Judge Carolyn Thompson was appointed to the N.C. Court of Appeals by Gov. Roy Cooper on Sept. 11 to replace Judge Allison Riggs, who was appointed to the N.C. Supreme Court.
Thompson previously ran for the Court of Appeals in 2022 for Seat 8, but lost the race to Judge Julee Flood. However, Thompson said she remained interested in the position.
On Sept. 9, Thompson said she received a call offering her the appointment, and she began work on Sept. 12. Thompson said she also plans to run for re-election in 2024.
“I'm grateful to the governor for considering me for the position because he's familiar with my work ethic, having appointed me before and my tenacity about making sure I put all 100 percent interest in keeping the seat in a campaign,” she said.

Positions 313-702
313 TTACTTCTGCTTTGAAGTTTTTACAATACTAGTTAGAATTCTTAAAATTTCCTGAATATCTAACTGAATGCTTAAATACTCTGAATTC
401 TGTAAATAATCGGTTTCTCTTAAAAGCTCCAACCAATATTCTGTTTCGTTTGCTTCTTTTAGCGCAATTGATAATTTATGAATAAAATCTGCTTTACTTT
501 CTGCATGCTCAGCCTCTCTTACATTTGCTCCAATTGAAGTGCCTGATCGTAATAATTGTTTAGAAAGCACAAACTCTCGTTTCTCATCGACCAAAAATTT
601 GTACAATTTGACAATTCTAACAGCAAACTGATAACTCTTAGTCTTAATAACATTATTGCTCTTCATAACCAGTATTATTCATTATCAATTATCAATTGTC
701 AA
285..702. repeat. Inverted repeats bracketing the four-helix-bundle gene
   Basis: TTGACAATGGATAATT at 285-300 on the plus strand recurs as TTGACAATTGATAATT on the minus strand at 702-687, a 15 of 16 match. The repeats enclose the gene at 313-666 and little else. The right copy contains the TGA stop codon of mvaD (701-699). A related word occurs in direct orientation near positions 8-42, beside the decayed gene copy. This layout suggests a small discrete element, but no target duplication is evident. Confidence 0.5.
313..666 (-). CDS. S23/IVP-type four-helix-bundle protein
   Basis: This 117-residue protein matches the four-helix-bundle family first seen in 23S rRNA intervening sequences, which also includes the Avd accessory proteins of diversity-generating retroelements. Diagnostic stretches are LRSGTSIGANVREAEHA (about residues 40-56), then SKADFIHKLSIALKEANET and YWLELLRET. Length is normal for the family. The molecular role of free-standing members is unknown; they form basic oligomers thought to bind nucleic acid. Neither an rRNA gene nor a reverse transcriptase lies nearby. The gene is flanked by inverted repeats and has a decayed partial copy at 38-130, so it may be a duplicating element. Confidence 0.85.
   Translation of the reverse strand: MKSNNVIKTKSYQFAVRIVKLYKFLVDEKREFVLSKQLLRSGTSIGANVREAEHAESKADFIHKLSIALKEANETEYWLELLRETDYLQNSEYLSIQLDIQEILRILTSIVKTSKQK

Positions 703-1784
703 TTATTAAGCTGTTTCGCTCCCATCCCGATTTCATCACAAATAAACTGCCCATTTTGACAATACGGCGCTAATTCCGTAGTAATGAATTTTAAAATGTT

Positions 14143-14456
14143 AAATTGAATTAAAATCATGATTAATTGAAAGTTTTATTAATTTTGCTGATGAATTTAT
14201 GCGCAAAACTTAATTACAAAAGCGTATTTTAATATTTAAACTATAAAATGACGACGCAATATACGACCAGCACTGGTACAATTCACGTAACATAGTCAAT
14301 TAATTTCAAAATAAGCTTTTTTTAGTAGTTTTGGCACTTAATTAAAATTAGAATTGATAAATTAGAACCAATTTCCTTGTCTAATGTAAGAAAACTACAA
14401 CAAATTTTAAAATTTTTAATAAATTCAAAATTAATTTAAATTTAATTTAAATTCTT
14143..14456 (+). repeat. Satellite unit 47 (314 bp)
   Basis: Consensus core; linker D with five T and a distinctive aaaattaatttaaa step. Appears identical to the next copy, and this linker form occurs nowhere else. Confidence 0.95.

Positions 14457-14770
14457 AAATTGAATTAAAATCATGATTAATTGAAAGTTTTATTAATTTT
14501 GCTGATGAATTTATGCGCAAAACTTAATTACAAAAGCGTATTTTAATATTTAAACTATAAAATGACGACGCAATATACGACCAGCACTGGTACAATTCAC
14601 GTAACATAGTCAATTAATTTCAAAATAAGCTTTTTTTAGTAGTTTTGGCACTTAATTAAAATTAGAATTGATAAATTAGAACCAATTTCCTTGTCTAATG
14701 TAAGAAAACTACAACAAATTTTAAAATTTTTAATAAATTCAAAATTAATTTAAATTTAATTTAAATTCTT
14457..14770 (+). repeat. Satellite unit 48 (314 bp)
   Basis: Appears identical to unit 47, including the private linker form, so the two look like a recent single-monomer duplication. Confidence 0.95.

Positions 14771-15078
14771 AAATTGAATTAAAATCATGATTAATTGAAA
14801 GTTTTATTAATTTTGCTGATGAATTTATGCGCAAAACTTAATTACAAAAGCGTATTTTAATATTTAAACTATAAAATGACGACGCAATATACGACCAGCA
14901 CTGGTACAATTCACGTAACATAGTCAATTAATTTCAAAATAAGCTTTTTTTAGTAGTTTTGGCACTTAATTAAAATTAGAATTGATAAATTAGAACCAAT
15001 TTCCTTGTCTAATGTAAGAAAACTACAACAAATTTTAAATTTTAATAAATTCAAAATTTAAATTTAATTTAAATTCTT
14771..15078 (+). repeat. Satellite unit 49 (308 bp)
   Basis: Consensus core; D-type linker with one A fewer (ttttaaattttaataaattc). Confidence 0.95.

Most recently, Thompson worked as a deputy commissioner in the N.C. Industrial Commission, which she was appointed to by Cooper after the 2022 election.
Prior to her work on the commission, she worked for nine years as a judge in District 9 on both the district and superior court divisions. She has also had experience as a trial attorney.
J. Henry Banks, a former District 9 judge, served at the same time as Thompson, and said she will bring diversity and a human element to the court because of her experience at the front lines of the judicial system.
“I think it'll be improved with this idea of having more lawyers or former judges on the bench who’ve actually tried cases and get the dynamic of a trial,” he said. “I think she'll bring that perspective to it, ‘Oh, I have done this, and therefore I know so many nuances.' So she'll bring that idea of experience on the trial level to the court which will be a breath of fresh air, quite frankly.”
In her time as a judge in the District 9, Thompson worked on a wide variety of cases but developed a passion for domestic abuse and juvenile cases, Banks said.